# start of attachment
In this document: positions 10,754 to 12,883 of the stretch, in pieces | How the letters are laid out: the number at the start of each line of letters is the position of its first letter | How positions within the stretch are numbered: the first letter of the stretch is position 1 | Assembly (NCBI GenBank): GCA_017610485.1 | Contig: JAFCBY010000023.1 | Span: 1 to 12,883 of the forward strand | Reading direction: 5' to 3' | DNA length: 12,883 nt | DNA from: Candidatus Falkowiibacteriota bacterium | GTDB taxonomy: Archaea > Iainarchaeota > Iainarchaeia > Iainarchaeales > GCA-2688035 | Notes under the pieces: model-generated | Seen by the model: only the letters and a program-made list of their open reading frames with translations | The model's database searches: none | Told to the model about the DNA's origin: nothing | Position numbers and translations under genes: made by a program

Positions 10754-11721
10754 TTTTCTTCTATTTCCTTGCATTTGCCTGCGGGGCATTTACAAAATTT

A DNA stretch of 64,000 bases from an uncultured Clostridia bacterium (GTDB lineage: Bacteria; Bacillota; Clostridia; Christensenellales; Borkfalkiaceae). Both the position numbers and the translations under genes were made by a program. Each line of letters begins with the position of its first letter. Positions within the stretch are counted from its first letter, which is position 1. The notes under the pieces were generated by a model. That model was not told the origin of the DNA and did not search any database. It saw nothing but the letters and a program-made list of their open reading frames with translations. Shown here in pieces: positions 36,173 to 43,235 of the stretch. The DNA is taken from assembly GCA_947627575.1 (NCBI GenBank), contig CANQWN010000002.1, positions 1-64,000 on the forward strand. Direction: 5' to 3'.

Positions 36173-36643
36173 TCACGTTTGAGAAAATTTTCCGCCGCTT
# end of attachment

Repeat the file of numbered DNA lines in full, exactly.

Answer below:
In this document: positions 10,754 to 12,883 of the stretch, in pieces | How the letters are laid out: the number at the start of each line of letters is the position of its first letter | How positions within the stretch are numbered: the first letter of the stretch is position 1 | Assembly (NCBI GenBank): GCA_017610485.1 | Contig: JAFCBY010000023.1 | Span: 1 to 12,883 of the forward strand | Reading direction: 5' to 3' | DNA length: 12,883 nt | DNA from: Candidatus Falkowiibacteriota bacterium | GTDB taxonomy: Archaea > Iainarchaeota > Iainarchaeia > Iainarchaeales > GCA-2688035 | Notes under the pieces: model-generated | Seen by the model: only the letters and a program-made list of their open reading frames with translations | The model's database searches: none | Told to the model about the DNA's origin: nothing | Position numbers and translations under genes: made by a program

Positions 10754-11721
10754 TTTTCTTCTATTTCCTTGCATTTGCCTGCGGGGCATTTACAAAATTT

A DNA stretch of 64,000 bases from an uncultured Clostridia bacterium (GTDB lineage: Bacteria; Bacillota; Clostridia; Christensenellales; Borkfalkiaceae). Both the position numbers and the translations under genes were made by a program. Each line of letters begins with the position of its first letter. Positions within the stretch are counted from its first letter, which is position 1. The notes under the pieces were generated by a model. That model was not told the origin of the DNA and did not search any database. It saw nothing but the letters and a program-made list of their open reading frames with translations. Shown here in pieces: positions 36,173 to 43,235 of the stretch. The DNA is taken from assembly GCA_947627575.1 (NCBI GenBank), contig CANQWN010000002.1, positions 1-64,000 on the forward strand. Direction: 5' to 3'.

Positions 36173-36643
36173 TCACGTTTGAGAAAATTTTCCGCCGCTT